the earliest known growth stage and tends to disappear with age.



=======

M. F. Ivakhnenko (2015)
Patterns of changes in Theromorph taxa of Permian terrestrial
communities of Eastern Europe.
Paleontological Journal 49(1): 70-78
DOI: 10.1134/S0031030115010050
http://link.springer.com/article/10.1134/S0031030115010050

The evolution of Late Permian tetrapod communities which include
Theromorpha is examined in the territory of Eastern Europe. It is
noteworthy that changes in the taxonomic composition of analogous
ecobiomorph groups are connected with certain biotic or abiotic
factors. The analysis of these factors allows the recognition of
presumable causes of the crises in communities, which are determined
to a greater or lesser extent by taxonomic changes. It is shown that
the crisis in the middle of the Permian was caused primarily by
abiotic (tectonic) reasons, while the crisis at the end of the Permian
was complex, determined by a combination of biotic, local tectonic,
and global factors.

=====

In open access:

Vincent J. Lynch, Mauris C. Nnamani, Aurélie Kapusta, Kathryn Brayer,
Silvia L. Plaza, Erik C. Mazur, Deena Emera, Shehzad Z. Sheikh, Frank
Grützner, Stefan Bauersachs, Alexander Graf, Steven L. Young, Jason D.
Lieb, Francesco J. DeMayo, Cédric Feschotte & Günter P. Wagner (2015)
 Ancient Transposable Elements Transformed the Uterine Regulatory
Landscape and Transcriptome during the Evolution of Mammalian
Pregnancy.
Cell Reports (advance online publication)
DOI: doi:10.1016/j.celrep.2014.12.052
http://www.sciencedirect.com/science/article/pii/S221112471401105X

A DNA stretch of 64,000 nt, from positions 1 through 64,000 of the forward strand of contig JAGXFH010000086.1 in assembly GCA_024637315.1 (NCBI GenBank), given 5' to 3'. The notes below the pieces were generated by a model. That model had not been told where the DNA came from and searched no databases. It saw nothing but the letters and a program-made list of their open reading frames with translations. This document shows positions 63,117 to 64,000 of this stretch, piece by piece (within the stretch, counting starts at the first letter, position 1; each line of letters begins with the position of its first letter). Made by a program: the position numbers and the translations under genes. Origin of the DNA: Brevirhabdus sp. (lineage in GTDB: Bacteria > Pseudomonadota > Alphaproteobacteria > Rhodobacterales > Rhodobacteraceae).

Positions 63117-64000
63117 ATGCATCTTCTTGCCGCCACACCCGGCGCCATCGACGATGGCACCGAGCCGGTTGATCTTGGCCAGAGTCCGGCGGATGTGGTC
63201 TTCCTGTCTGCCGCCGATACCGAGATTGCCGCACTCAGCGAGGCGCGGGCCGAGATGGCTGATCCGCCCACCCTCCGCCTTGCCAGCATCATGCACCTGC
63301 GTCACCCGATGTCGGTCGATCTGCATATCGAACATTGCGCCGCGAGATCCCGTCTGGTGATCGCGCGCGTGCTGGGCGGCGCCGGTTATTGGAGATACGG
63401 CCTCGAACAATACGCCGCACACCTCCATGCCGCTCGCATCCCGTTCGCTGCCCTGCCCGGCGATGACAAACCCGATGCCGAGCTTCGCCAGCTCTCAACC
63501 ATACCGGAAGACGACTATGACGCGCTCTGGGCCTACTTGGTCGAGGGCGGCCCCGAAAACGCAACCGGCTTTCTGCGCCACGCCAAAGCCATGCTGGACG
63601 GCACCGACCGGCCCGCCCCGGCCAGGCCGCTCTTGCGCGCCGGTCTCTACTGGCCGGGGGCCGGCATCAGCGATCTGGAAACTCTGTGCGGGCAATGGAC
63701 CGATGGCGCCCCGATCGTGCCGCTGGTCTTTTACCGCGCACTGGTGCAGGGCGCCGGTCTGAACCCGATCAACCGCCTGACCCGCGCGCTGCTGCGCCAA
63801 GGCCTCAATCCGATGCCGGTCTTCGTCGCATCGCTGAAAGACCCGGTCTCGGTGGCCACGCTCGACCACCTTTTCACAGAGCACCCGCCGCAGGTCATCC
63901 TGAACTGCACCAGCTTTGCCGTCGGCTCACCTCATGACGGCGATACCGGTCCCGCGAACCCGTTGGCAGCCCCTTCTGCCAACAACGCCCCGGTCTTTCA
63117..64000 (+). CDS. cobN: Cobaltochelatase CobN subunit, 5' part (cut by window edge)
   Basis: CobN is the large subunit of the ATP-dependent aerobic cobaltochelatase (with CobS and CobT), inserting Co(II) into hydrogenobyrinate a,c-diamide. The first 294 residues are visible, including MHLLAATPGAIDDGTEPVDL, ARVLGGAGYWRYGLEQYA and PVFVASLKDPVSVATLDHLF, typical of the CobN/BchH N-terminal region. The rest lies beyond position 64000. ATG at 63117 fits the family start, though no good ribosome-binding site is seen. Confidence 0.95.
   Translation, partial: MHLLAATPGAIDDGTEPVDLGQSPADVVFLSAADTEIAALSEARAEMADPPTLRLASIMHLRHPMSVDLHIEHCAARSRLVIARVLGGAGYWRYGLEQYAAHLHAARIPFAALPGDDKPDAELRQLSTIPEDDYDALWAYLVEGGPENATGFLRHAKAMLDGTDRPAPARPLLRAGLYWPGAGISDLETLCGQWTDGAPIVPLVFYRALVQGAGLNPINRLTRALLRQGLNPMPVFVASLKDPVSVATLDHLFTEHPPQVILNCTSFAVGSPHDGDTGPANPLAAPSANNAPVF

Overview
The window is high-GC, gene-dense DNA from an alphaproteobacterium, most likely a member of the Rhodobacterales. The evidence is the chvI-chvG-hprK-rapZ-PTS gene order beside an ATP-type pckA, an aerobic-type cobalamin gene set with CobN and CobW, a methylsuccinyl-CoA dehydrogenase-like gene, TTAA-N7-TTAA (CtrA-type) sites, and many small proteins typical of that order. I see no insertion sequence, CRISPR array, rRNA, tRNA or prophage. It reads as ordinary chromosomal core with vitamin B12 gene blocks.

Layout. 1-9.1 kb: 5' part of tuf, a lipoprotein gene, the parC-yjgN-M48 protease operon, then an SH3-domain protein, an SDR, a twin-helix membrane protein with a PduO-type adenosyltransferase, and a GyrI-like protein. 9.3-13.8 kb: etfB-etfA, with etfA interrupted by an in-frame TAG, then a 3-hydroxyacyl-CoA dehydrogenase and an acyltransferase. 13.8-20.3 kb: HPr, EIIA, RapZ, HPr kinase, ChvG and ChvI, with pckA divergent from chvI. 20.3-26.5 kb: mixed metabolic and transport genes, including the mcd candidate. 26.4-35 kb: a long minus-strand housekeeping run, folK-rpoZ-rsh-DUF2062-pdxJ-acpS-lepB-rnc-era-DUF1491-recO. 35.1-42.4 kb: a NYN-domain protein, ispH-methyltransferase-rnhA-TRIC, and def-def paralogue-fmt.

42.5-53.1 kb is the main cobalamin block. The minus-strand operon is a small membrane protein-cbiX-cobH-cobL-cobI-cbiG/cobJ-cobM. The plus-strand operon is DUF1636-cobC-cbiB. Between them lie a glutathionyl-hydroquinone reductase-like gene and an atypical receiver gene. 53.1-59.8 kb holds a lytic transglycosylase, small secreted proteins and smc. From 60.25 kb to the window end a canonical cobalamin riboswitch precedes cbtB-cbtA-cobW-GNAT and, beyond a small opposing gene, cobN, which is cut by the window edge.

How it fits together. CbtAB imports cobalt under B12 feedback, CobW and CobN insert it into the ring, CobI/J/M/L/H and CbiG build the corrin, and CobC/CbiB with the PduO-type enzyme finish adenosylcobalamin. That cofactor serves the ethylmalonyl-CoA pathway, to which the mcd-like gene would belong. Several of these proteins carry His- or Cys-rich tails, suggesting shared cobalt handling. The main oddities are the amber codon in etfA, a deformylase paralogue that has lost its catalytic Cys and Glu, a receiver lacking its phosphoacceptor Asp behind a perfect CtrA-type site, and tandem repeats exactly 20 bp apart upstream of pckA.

Highlights

Thousands of genes gained uterine expression during the origins of pregnancy
Genes that mediate maternal-fetal immunotolerance evolved expression
in Eutherians
Ancient transposable elements donated cis-regulatory elements to recruited genes
Ancient transposable elements coordinate the uterine progesterone response

Summary

A major challenge in biology is determining how evolutionarily novel
characters originate; however, mechanistic explanations for the origin
of new characters are almost completely unknown. The evolution of
pregnancy is an excellent system in which to study the origin of
novelties because mammals preserve stages in the transition from egg
laying to live birth. To determine the molecular bases of this
transition, we characterized the pregnant/gravid uterine transcriptome
from tetrapods to trace the evolutionary history of uterine gene
expression. We show that thousands of genes evolved endometrial
expression during the origins of mammalian pregnancy, including genes
that mediate maternal-fetal communication and immunotolerance.
Furthermore, thousands of cis-regulatory elements that mediate
decidualization and cell-type identity in decidualized stromal cells
are derived from ancient mammalian transposable elements (TEs). Our
results indicate that one of the defining mammalian novelties evolved
from DNA sequences derived from ancient mammalian TEs co-opted into
hormone-responsive regulatory elements distributed throughout the
genome.


News story:
http://www.sciencedaily.com/releases/2015/01/150129125501.htm